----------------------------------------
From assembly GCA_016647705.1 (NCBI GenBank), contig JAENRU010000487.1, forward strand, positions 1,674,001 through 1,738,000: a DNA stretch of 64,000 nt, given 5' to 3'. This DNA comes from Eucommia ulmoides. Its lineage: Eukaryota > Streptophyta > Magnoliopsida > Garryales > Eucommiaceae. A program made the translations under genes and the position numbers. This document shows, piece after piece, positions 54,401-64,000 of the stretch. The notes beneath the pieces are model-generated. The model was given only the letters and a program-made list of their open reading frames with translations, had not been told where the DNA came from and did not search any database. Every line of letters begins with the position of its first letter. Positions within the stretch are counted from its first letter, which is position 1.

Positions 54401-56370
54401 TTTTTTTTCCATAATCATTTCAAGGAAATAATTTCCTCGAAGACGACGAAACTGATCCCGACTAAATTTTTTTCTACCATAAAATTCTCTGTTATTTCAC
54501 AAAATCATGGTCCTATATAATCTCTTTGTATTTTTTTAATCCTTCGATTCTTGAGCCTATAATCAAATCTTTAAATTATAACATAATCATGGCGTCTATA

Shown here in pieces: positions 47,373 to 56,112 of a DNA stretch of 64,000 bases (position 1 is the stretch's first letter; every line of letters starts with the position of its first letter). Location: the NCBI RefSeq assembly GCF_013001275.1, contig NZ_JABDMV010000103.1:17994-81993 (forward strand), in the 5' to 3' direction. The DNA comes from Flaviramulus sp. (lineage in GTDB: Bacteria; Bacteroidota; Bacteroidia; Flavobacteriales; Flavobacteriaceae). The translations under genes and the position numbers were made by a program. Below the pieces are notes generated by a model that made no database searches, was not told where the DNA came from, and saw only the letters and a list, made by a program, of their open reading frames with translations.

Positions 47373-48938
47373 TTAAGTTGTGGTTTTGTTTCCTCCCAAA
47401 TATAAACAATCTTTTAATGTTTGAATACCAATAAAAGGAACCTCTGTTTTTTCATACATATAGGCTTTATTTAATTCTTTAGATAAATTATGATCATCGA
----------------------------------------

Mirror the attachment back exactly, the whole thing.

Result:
From assembly GCA_016647705.1 (NCBI GenBank), contig JAENRU010000487.1, forward strand, positions 1,674,001 through 1,738,000: a DNA stretch of 64,000 nt, given 5' to 3'. This DNA comes from Eucommia ulmoides. Its lineage: Eukaryota > Streptophyta > Magnoliopsida > Garryales > Eucommiaceae. A program made the translations under genes and the position numbers. This document shows, piece after piece, positions 54,401-64,000 of the stretch. The notes beneath the pieces are model-generated. The model was given only the letters and a program-made list of their open reading frames with translations, had not been told where the DNA came from and did not search any database. Every line of letters begins with the position of its first letter. Positions within the stretch are counted from its first letter, which is position 1.

Positions 54401-56370
54401 TTTTTTTTCCATAATCATTTCAAGGAAATAATTTCCTCGAAGACGACGAAACTGATCCCGACTAAATTTTTTTCTACCATAAAATTCTCTGTTATTTCAC
54501 AAAATCATGGTCCTATATAATCTCTTTGTATTTTTTTAATCCTTCGATTCTTGAGCCTATAATCAAATCTTTAAATTATAACATAATCATGGCGTCTATA

Shown here in pieces: positions 47,373 to 56,112 of a DNA stretch of 64,000 bases (position 1 is the stretch's first letter; every line of letters starts with the position of its first letter). Location: the NCBI RefSeq assembly GCF_013001275.1, contig NZ_JABDMV010000103.1:17994-81993 (forward strand), in the 5' to 3' direction. The DNA comes from Flaviramulus sp. (lineage in GTDB: Bacteria; Bacteroidota; Bacteroidia; Flavobacteriales; Flavobacteriaceae). The translations under genes and the position numbers were made by a program. Below the pieces are notes generated by a model that made no database searches, was not told where the DNA came from, and saw only the letters and a list, made by a program, of their open reading frames with translations.

Positions 47373-48938
47373 TTAAGTTGTGGTTTTGTTTCCTCCCAAA
47401 TATAAACAATCTTTTAATGTTTGAATACCAATAAAAGGAACCTCTGTTTTTTCATACATATAGGCTTTATTTAATTCTTTAGATAAATTATGATCATCGA